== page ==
Published on July 26th, 2017
Turns out writing a series is time consuming!
For those of you that are still with me, apologies. I've been cranking out a lot of work on a new Laravel side project that is going to act as a vehicle for another Laravel side project I have in the works so those, along side my day job, have been taking up all of my time.
That said, I'm producing this content for free and we never agreed a timeframe 😉
I'm currently (time of writing at least) on a flight from London to NYC for Laracon this week so I've got time (yay for disconnection in flight AKA as being too cheap to pay for wifi).
So, back to Vue and Craft and recap where we are.
Next I want to search over the entry titles. I've called this searching/filtering as they're essentially the same thing and it might help the Google machine.
Now, I have debated (with myself) as to how I demonstrate this. The first time, I built things out, I had all of my logic in a single Vue component, it worked fine but it's a lot of code for a single component.
As I looked for ways to refactor, splitting my code into multiple Vue components made the most sense but then I was wondering why my existing logic didn't work. Turns out, for Vue components to communicate with one another you need an event bus or Vuex. The event bus method is straight forward enough but I think if you're at this point, you may as well just go for Vuex.
Vuex is Vue's first party State Management plugin. I can say that in the Vue apps I've built since, I generally opt to use Vuex because it's just easier to run with regardless of the size of your app.
However, I feel like covering Vuex would be too ambitious for this series of posts. If you're really keen, I'll share what I've got working in Vuex in another repo. So, to demonstrate the concept of search across a single entry attribute (the title) we'll just add the search logic to our existing component.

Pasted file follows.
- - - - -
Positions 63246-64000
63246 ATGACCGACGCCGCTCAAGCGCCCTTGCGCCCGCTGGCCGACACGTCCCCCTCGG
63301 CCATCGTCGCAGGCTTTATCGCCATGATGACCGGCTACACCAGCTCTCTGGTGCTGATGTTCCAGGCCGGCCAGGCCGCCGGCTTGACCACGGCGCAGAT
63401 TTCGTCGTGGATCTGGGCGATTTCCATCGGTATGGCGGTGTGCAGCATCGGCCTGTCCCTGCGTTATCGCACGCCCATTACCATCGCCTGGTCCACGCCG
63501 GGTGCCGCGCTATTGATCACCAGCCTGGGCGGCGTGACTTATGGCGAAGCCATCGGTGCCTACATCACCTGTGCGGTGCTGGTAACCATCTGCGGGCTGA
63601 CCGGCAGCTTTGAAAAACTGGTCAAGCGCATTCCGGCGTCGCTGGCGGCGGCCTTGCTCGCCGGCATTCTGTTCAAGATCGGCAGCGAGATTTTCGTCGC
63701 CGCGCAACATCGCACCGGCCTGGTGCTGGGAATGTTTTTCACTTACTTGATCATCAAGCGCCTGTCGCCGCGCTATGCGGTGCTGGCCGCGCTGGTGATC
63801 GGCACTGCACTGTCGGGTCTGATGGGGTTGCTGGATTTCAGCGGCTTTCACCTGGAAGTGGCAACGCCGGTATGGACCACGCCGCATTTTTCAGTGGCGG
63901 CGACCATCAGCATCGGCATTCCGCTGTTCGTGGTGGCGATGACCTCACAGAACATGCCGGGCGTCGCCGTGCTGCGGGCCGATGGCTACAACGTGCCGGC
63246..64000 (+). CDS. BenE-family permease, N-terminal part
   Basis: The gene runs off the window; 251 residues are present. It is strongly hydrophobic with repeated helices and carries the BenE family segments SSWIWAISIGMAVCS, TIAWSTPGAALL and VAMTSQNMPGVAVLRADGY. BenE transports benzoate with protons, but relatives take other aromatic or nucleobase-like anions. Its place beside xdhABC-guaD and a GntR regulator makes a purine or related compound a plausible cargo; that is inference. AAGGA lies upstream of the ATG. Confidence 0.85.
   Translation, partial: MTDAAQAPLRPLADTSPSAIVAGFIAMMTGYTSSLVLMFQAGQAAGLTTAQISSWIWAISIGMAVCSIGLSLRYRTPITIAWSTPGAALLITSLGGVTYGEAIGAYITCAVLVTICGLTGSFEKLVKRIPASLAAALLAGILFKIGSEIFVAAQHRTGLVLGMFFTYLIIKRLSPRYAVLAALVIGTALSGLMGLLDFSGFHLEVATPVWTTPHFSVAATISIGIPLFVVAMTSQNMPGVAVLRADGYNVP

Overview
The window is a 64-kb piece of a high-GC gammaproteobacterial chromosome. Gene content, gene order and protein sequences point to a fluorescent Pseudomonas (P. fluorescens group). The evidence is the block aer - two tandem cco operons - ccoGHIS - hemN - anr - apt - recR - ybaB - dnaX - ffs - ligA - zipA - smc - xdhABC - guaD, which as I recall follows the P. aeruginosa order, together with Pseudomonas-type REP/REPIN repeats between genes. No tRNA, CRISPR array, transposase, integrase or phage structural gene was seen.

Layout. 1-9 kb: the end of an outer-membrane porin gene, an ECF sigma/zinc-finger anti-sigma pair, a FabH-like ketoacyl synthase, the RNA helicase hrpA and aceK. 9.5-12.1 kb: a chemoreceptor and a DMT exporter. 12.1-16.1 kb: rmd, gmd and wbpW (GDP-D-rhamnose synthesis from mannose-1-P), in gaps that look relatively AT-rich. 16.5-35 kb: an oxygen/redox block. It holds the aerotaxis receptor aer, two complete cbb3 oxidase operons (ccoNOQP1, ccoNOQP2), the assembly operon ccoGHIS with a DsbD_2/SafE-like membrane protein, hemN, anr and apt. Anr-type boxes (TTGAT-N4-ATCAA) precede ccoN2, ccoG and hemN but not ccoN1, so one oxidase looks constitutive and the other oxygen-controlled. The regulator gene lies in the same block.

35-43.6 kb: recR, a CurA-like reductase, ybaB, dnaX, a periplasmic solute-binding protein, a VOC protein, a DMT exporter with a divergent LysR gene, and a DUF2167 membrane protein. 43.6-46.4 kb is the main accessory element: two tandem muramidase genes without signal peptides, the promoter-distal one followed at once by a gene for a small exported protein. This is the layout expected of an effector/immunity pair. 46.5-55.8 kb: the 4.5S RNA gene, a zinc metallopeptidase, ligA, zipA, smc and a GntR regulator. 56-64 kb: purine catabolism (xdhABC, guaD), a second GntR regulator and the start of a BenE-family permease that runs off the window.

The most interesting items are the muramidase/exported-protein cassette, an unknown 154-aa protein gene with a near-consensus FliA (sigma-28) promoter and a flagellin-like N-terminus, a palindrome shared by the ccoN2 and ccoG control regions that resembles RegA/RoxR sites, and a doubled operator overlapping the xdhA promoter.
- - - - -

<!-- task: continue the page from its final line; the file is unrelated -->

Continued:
With all that said, let's get back into some code, specifically
JobList.vue and I'm going to add
<template> after its first HTML element.
Hopefully the markup speaks for itself as to what it'll do but it will search entries (in my case jobs) based on their title.
The key part to this in the markup is the
v-model="keyword" that will tie into the keyword that I'm just about to add into the data function within the script section of my component. All this is going to do is set our keyword model value to be empty when we first load the app.
With that set, I need a function that will actually perform the search. I'll add this outside of the rest of my
If you're not familiar with what's going on here, the function is
getJobByKeyword and I'm passing 2 params into the function,
keyword. Then I'm creating a new constant called
search that will be the keyword, trimmed to lowercase.
If there's no value to search, then I want all jobs/entries else return my jobs filtered by the name of the item.
Now I need to hook this up to my Vue instance and for that, I'll need a computed property on my Vue instance and I'm going to call it
Again, this computed property is just a pure JS function returning another JS function and passing in my jobs and the value of my keyword as parameters to that function.
Next, I need to change out my
v-for loop. It'll become
v-for="jobs in filteredByKeyword" and for good measure, I'll add an
<h1> directly above that with
<h1>Showing entries</h1> so that I can see the number of entries I have initially and then should see that count decrease as I filter them.
JobList.vue should now look like
If I save all of that, kill any previous npm tasks I was running, restart
npm run hot and start searching, my entries should start to filter by their title and my count should change as well 🙌🏻
That will do for this post.
As you'll see below, I've included a new subscription option to get notified of new posts on Vue with Craft. There's no Mailchimp here my friend, just a simple contact form that will help me send posts relevant to this one because Twitter isn't always the best way to get content updates.
There's also those pesky share buttons to make it super-simple to share with your peers.
As always, if there's something I've implemented you think is dumb or just plain wrong - call me out on it and @me